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A detailed History of Dynasty 19

New Kingdom Period - Egypt Through Time - What is Ancient Egypt?

New Kingdom Period 1550 BC to 1069 BC

18th to 20th Pharaonic Dynasties

The Bronze Age and the height of Ancient Egyptian power

Pharaoh Ramses I ascended to the Throne after the heirless Pharaoh Horemheb as the first logical choice. Previously, the now Pharaoh was Horemheb’s High Priest of Set, Vizier and had been placed in the Army as his Noble Military heritage provided. Therefore, Pharaoh Ramses I held the unique position of governmental, military, and religious power, as well as being married and having an heir who also had his own family. In fact, it is quite possible that he would have played a large part in assisting Pharaoh Horemheb with settling the nation after the turmoil caused by Pharaoh Akhenaten and his move to Amarna.

Unfortunately, Pharaoh Ramses I was an elderly man and only reigned for approximately 2 years before peacefully handing the Crowns of Egypt down to his son Pharaoh Seti I. This would have been seen as a relief to those who remembered the upheaval of the reign of Pharaoh Akhenaten and then the removal of his policies under the reigns of Pharaoh Tutankhamun, Pharaoh Ay and Pharaoh Horemheb. Regrettably during his short reign, he failed to erect his own Mortuary Temple so his son, Pharaoh Seti I built him a Mortuary Temple next to his Great Temple at Abydos.

Pharaoh Seti I’s greatness was and is only eclipsed by that of his own son! On attaining the Throne, his primary Task was to reassert Egypt’s presence as an Empire through the Foreign Policy and a rejuvenated Military. Militarily, in Regnal Year 1, Pharaoh took his military along the Horus Military Road from the north-eastern corner of the Nile Delta to Canaan. During this Campaign the Army fought local Shasu Bedouins; then in Canaan he captured the City States of Yenoam and Beth Shan; and on into Lebanon where the local Chieftains handed Pharaoh valuable Cedar Wood as a tribute to him. His main foe in this regard was that of the Hittite Empire and concentrating the attack on the now Syrian town of Kadesh. His Military Campaign was successful in reclaiming the city and with his son, Crown Prince Ramses II, they entered the city triumphantly. He of course took on further Military Campaigns which regularly included bouts against Libya, and sending his heir, Crown Prince Ramses, with the Egyptian Army to put down a revolt in Nubia.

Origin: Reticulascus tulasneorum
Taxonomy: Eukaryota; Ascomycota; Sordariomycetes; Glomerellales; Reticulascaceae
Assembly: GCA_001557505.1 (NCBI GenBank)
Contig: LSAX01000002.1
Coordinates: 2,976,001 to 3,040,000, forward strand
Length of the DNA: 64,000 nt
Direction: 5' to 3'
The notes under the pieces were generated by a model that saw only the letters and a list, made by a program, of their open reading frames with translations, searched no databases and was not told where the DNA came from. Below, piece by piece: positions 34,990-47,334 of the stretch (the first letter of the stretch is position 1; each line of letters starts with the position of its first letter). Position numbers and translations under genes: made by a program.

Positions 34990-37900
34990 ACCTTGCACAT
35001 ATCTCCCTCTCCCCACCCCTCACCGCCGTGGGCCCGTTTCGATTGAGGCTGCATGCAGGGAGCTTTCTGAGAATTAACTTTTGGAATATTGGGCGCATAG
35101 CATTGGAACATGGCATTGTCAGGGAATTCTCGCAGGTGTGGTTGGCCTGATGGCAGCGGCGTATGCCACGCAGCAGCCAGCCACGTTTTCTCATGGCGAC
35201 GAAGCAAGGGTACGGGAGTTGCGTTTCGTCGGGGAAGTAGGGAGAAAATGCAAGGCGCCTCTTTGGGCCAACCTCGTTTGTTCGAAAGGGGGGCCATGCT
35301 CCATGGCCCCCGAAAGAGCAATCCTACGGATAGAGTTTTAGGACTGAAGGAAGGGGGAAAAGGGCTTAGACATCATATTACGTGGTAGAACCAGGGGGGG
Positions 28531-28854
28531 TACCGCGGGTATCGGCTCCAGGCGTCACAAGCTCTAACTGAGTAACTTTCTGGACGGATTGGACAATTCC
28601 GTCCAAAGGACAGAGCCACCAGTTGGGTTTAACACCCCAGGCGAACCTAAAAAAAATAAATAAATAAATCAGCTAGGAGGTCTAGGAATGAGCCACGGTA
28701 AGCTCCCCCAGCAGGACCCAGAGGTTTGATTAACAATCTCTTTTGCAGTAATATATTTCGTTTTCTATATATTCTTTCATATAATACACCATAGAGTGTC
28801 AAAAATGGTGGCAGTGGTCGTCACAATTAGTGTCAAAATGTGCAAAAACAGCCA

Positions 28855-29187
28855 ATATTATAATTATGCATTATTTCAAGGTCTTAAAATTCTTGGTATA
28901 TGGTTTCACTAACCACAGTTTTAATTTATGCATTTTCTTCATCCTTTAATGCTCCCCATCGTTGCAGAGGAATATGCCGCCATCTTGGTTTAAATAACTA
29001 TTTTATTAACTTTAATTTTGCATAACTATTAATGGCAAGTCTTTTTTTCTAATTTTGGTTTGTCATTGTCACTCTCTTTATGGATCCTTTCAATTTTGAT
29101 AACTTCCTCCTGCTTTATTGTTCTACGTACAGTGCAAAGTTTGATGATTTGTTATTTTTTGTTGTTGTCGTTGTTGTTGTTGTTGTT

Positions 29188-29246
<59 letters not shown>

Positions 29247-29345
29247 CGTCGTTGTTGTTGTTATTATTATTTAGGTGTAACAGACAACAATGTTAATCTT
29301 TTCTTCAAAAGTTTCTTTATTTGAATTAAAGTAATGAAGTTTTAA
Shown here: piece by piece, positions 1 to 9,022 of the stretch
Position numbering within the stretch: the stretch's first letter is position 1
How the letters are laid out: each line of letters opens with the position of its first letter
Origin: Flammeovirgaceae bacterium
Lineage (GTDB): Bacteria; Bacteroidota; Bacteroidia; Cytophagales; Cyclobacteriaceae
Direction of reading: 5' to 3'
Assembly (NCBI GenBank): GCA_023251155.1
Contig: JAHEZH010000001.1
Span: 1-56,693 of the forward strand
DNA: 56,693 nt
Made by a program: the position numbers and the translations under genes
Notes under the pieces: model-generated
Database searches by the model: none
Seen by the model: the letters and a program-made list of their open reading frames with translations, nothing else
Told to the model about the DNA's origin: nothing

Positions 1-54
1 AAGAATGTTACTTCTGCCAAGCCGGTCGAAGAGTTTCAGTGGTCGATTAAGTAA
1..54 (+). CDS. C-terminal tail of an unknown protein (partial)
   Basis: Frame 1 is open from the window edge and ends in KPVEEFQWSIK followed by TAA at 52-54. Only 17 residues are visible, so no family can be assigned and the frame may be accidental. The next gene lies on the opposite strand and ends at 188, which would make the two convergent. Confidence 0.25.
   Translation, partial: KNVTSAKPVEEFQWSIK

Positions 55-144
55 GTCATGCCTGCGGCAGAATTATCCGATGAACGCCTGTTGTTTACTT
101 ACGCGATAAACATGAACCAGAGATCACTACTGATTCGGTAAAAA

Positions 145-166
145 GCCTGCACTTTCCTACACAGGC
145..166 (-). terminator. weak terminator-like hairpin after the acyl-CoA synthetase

When Pharaoh Seti I died in Regnal Year 11, he left behind a stable Kingdom militarily, financially, and governmentally. He also left behind his wife, an adult aged married heir and very capable. His legacy was solid.

Pharaoh Ramses II ascended the Throne at 24 years old and raised his wife Nefertari to be his Queen and Great Royal Wife. Reportedly their first Royal Act was to visit Thebes for the Opet Festival to witness the Theban Triad visiting the Temple of Luxor from their homes at the Temple of Karnak. On their return journey they visited Ramses late father’s Temple which was being constructed at Abydos. As could be expected from a Pharaoh that is now labelled “great”, Ramses commenced his reign with the same vigour that he would carry throughout by not only initiating Military Campaigns but also by carrying out massive Building Campaigns.